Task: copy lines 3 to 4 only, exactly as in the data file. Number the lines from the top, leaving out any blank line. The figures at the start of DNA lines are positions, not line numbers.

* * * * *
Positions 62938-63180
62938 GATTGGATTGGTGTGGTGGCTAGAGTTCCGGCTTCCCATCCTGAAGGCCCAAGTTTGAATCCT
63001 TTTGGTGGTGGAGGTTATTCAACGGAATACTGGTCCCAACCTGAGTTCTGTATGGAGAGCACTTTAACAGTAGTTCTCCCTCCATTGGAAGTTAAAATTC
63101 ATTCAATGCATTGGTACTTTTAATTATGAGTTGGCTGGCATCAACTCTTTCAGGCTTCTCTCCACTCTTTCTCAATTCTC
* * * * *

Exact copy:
63001 TTTGGTGGTGGAGGTTATTCAACGGAATACTGGTCCCAACCTGAGTTCTGTATGGAGAGCACTTTAACAGTAGTTCTCCCTCCATTGGAAGTTAAAATTC
63101 ATTCAATGCATTGGTACTTTTAATTATGAGTTGGCTGGCATCAACTCTTTCAGGCTTCTCTCCACTCTTTCTCAATTCTC